Yet for their part, Republicans are in the opposite situation: They have lost four of the last six presidential elections; indeed, by the popular vote, they have lost five of the last six. Surveying this electoral damage, activists and thinkers on the right might be thinking harder about finding ways to show that they have relevant ideas—ideas that would persuade swing voters to take another look at the GOP. Improving the medical health of Americans could indeed be one such way to break through to alienated swing voters.
We might pause to note that when we speak of health, we are talking about just that—health. As in, that which is threatened by AD. We are not talking about Obamacare here; there’s a big difference between healthcare finance and medical science. That is, we can draw a bright-line distinction between creating bureaucracies to mandate and manage people’s health insurance policies—and creating systems that improve actual health.
Indeed, if we were to zero in on the issue of health itself, as opposed to health insurance, we could rely on knowhow and expertise that’s spread across the country, far from Washington DC.
Moreover, we can point to past successes that remind us that progress is possible. For example, the death rate from heart disease has fallen drastically, and so has the death rate from cancer, for both men and women. The effort, dominated by the private sector, has scored signal successes, even as Washington was paying relatively little attention.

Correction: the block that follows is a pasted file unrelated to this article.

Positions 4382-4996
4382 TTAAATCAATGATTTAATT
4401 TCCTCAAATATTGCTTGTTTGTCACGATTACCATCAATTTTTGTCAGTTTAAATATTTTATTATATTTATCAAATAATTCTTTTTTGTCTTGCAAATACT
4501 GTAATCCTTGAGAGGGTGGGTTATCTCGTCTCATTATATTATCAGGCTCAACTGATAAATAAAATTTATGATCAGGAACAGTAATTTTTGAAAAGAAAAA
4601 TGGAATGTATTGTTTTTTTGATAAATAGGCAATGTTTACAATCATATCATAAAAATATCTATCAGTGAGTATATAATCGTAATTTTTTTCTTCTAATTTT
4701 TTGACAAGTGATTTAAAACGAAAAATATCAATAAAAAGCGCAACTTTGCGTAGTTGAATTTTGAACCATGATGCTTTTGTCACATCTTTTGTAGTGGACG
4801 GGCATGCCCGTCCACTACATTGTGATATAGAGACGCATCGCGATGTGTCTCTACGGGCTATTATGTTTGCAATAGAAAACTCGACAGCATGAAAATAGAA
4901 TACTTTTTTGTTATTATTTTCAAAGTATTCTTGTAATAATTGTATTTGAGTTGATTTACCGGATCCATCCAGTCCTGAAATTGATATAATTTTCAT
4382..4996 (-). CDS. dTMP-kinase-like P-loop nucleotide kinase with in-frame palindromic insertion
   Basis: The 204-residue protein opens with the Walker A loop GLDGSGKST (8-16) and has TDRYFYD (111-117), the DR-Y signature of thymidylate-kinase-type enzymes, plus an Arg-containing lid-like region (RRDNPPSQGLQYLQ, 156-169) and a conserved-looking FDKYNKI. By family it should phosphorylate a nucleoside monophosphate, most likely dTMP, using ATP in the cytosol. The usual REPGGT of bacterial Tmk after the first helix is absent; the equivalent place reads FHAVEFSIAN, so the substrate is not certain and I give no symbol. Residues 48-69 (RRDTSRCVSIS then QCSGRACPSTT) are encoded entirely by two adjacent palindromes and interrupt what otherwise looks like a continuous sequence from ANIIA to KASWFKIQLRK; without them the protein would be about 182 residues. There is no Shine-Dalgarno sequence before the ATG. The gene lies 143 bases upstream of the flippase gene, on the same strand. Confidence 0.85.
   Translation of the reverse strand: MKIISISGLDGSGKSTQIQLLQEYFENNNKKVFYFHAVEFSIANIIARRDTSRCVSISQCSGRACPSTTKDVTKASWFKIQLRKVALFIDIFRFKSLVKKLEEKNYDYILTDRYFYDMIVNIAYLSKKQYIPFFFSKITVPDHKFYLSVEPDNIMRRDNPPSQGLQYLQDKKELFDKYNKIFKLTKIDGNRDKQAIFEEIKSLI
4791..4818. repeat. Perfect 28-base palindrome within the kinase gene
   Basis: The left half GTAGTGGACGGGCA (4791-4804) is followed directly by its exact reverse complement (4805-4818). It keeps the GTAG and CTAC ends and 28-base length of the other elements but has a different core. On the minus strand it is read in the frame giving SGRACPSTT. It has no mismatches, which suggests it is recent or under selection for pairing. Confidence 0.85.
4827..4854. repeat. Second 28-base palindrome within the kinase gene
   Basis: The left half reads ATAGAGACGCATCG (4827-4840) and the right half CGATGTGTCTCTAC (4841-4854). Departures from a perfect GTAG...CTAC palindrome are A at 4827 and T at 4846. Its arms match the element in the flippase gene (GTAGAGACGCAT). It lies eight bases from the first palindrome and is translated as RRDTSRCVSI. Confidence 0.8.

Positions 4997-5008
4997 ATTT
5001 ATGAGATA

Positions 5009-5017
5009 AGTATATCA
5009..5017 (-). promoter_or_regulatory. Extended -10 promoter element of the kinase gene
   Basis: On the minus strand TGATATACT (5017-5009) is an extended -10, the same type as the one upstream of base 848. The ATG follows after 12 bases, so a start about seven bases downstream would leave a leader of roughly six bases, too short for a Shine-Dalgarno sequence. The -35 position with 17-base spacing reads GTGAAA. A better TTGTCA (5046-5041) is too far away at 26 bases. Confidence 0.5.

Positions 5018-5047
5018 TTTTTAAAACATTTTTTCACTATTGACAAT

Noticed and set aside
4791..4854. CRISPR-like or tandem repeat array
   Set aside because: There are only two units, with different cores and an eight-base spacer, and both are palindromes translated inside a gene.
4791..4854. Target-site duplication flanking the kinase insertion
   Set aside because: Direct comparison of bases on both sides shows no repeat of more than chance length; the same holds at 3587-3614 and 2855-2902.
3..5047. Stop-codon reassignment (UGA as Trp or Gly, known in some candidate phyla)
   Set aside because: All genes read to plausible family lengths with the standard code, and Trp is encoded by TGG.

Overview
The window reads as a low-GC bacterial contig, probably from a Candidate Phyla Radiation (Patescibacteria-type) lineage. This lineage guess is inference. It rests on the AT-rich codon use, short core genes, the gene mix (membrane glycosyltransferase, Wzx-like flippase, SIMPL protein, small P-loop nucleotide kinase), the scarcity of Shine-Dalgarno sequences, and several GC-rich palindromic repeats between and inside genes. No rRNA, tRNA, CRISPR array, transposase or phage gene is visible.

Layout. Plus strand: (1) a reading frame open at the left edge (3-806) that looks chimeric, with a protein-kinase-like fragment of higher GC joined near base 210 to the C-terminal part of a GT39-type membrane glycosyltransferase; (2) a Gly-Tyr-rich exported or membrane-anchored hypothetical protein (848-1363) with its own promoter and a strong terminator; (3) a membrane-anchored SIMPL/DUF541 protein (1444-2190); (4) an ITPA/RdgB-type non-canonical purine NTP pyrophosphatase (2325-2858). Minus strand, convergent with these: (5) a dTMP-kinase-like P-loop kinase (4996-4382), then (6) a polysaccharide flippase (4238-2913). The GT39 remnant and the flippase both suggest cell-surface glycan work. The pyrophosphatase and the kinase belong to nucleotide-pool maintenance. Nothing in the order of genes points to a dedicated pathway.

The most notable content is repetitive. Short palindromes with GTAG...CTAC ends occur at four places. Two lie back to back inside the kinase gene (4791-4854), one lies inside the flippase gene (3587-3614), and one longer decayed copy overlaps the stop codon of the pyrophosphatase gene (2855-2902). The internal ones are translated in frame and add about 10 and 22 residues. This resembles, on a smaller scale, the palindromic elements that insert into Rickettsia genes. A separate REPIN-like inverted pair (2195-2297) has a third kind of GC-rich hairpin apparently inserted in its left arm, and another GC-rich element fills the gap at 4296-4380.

Yet as we have seen, the accumulation of regulation and litigation—combined, of course, with the profound disinterest of the political class—is now so burdensome that we find ourselves without any treatment for AD. As a nation, we have been focusing on the wrong problem. It’s better medicine that will make America healthier, not another layer of health insurance.
This mis-focusing has been a huge loss for the nation, and it has also been a huge missed opportunity for the Republican Party. The CPAC convention, for example, meeting just outside of Washington DC, is supposed to highlight the conservative/libertarian vision of governance, and yet if any of the speakers other than Newt Gingrich has even so much as mentioned AD, it hasn’t gotten any coverage or buzz.
Some might argue that the idea of addressing a public health issue is simply not part of the conservative/libertarian political makeup. If so, that would be news to libertarian icon James Madison, the author of America’s Constitution. Madison believed in small government, to be sure, but he was not an anarchist; as he wrote in Federalist #51, “If men were angels, no government would be necessary.” Yet since humans are not angels, they indeed need some sort of system to protect them from transcendent dangers; as president, Madison signed the Vaccine Act of 1813, seeking to improve the quality of the smallpox vaccine.
Perhaps the most useful statement on the role of government comes from Abraham Lincoln, who in 1854 offered a useful way of thinking about what government should, and should not, do:
The legitimate object of government is to do for a community of people whatever they need to have done, but cannot do at all, or cannot so well do, for themselves, in their separate and individual capacities. In all that the people can individually do as well for themselves, government ought not to interfere.
Clearly, epidemics fall into the category of things that citizens cannot do for themselves in their private lives. And in fact, the US Sanitary Commission, established by Lincoln during the Civil War, proved to have a major salutary impact not only on military health, but also on public health overall; many basic ideas of hygiene spread from the war’s Northern armies to all of the nation’s cities. And that was good for all Americans.
Like Madison before him, Lincoln was a principled pragmatist. In a public health emergency, as we are seeing now with AD, action is needed. It needn’t be bureaucratic action, but it has to be some sort of action. That’s a medical imperative, and, for Republicans, it’s also a political imperative.